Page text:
A CFPA fire crew leaves the staging area Wednesday to battle the Euchre Creek fire near Ophir. Photo by Randy Robbins
The first day of the 2014 wildland season began at 12:01 a.m. June 11, and within 12 hours, nearly 100 firefighters were fighting their first blaze in Curry County on a steep hillside east of Euchre Creek near Ophir.
The Euchre Creek Fire began shortly after noon Wednesday, with fire rapidly progressing up a steep, densely-treed unit belonging to South Coast Lumber. Smoke was visible from the Curry County Fairgrounds and other locations along the Rogue River in Gold Beach.
Firefighters contained the blaze by Friday afternoon, limiting it to 56 acres, according to Derwin Boggs of the Coos Forest Protective Association forester.
“Fortunately, it’s one of the cooler days,” said Brookings Fire Chief Jim Watson. “If they’re going to have a fire — not that you ever want a fire — today’s one of the days to do it. It’s not as hot (as it’s been) and the wind’s not as whipping as it has been.”
Temperatures are forecast to remain in the mid-60s until Monday when they go back up. No rain is in sight.
A mild winter — Curry County only received about half the rainfall it usually gets — a continued drought and high winds throughout the past couple of weeks has fire officials wondering how the season will pan out.
They aren’t very optimistic.
“From what I’ve discussed with Coos Forest Protective Association (CFPA) and other state chiefs, the outlook is we’re in the drought and if we don’t get rain soon, it could be a long fire season,” Watson said. “It’s unnaturally dry. Normally in June, we’re pretty green, but now we have a lot of brown. I don’t see anywhere in the extended forecast for any relief.”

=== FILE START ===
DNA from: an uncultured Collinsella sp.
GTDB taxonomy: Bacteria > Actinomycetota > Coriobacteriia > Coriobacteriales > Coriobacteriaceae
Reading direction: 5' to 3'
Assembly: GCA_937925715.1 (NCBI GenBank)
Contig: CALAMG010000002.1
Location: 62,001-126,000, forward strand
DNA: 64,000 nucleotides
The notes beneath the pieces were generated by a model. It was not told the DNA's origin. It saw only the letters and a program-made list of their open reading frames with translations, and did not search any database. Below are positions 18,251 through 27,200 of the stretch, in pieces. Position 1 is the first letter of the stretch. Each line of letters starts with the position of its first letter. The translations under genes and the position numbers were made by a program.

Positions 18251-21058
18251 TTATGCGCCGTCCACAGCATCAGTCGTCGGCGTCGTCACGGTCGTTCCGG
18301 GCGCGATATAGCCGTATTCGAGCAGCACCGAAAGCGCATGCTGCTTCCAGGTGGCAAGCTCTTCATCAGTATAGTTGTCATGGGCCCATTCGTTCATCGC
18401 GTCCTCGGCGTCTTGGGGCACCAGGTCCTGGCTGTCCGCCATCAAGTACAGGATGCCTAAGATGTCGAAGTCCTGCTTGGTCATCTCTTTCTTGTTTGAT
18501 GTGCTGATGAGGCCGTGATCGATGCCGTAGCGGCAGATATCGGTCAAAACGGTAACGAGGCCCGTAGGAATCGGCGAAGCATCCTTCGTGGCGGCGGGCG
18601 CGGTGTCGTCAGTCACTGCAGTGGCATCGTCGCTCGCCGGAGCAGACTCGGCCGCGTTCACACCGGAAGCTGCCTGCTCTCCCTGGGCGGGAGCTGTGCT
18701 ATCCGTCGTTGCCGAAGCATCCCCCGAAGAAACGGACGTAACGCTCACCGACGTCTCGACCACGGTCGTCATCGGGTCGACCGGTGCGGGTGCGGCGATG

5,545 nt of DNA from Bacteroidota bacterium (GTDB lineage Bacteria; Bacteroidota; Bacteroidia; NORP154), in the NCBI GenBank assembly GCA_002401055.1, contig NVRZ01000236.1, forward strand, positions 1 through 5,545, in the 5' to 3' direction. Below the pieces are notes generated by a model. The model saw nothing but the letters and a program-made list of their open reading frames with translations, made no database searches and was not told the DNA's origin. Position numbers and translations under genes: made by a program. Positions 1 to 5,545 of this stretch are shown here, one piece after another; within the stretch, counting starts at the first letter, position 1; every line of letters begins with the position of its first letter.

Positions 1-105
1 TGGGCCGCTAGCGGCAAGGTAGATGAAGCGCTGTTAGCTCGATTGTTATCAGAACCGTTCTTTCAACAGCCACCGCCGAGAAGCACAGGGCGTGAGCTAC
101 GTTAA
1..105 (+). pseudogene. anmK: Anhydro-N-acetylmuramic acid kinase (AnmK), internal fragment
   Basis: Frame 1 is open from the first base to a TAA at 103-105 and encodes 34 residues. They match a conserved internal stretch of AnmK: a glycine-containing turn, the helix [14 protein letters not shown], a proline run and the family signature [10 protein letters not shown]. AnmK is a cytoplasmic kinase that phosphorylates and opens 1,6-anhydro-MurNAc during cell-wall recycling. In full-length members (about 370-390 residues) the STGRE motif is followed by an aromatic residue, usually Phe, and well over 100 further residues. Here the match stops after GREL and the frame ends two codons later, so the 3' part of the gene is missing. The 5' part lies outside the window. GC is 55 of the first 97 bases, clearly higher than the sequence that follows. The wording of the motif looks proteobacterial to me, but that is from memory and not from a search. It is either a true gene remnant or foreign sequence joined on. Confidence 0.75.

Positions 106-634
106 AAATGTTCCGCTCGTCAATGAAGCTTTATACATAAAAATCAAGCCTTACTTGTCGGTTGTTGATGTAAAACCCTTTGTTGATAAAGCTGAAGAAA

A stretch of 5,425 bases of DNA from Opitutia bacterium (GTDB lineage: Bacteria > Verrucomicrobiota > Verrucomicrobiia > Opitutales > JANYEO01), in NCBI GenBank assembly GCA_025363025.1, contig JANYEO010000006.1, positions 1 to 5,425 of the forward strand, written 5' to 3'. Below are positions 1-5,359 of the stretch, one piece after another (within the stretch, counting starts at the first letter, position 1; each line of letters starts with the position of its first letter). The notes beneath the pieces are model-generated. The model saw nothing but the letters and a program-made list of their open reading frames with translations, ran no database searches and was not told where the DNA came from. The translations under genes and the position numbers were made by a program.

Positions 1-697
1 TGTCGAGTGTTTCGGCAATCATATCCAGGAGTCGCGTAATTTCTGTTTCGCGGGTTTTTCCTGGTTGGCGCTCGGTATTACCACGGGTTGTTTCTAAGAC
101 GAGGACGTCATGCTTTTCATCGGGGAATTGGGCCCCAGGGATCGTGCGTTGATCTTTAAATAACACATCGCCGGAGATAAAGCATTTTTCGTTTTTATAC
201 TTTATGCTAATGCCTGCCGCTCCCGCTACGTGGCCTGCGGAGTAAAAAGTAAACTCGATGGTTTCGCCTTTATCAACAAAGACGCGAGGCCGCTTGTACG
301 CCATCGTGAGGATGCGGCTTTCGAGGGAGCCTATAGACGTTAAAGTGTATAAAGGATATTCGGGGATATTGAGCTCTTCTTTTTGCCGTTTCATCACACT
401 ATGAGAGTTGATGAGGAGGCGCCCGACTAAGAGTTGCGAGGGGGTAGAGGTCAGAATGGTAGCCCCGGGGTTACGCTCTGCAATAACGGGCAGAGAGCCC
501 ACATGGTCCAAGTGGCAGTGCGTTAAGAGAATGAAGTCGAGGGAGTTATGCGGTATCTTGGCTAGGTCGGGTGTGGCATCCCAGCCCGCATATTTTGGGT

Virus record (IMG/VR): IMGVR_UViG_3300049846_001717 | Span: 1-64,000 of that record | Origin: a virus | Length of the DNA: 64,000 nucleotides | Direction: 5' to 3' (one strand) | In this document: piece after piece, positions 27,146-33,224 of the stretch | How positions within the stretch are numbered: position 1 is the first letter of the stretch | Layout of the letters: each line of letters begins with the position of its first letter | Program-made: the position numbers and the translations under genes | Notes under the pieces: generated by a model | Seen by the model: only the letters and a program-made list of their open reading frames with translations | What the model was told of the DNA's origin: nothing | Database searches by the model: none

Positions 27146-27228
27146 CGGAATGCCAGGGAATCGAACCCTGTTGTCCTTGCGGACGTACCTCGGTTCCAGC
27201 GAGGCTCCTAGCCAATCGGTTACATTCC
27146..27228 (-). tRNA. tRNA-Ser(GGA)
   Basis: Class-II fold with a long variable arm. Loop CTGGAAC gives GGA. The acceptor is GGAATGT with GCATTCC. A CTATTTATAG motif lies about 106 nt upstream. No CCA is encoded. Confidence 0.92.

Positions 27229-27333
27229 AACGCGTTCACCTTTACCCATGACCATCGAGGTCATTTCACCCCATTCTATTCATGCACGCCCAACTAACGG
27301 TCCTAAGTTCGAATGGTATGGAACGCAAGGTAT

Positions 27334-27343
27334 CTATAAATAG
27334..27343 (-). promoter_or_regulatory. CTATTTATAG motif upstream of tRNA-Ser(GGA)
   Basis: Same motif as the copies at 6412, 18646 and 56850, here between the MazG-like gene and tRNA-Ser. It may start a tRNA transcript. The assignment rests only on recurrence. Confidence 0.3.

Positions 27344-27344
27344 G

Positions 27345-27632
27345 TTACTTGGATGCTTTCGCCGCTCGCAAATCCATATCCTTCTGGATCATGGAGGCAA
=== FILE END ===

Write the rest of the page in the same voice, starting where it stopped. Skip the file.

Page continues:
The Oregon Department of Forestry placed Jefferson County into a high fire danger Wednesday afternoon, said Don Kendall, Curry County emergency services director.
That means no fires are allowed — anywhere — except for special burns associated with logging operations.
“Because it’s fire season, no fires are allowed,” Kendall said. “People need to be careful in the forest, do not smoke, don’t light a campfire, don’t light fireworks. If you see smoke, call it in; we’d rather turn around and go home than to not respond to a fire. Remember what Smoky says.”
The Gold Beach district is expected to go into a high fire warning, the most severe rating, early next week.
“That means it’s coming, it’s here, it’s going to do it to you,” Kendall said.
Officials said that had the Euchre Creek Fire occurred later in the summer, resources might not have been as rapidly deployed to the area, depending on the needs in other areas of the state — an issue that is increasingly brought up in federal legislative discussion.
Currently, the U.S. Forest Service spends 40 percent of its budget on firefighting, compared to 15 percent in the early 1990s.
This year, the agency expects to spend about $1.5 billion on fire suppression, and will probably overrun the fire budget by close to $500 million, according to a report released by the Department of the Interior. To keep up, the agency transfers funds from other forest management programs — including those intended to be spent on reducing fire danger.
Curry County Sheriff John Bishop worries about his already tight budget, as well.
“I have to pull road deputies off of patrol when we have a fire to help with road closures, evacuations and any other requirements we may have,” he said. “It often leads to 80-hour work weeks sometimes, and the overtime will kill what budget we do have.”
Reducing fire danger is among the goals of two federal legislative plans making their way through Congress, and of the newly-named Wild Rivers Coast Healthy Forest Collaborative, started by County Commissioner David Itzen. The 100-stakeholder group is taking a holistic look at the forest and hopes to get loggers back in the woods, entice new business related to the wood industry to the area and improve the health of forests and streams.
For more information on local fire conditions, visit http://www.coosfpa.net/.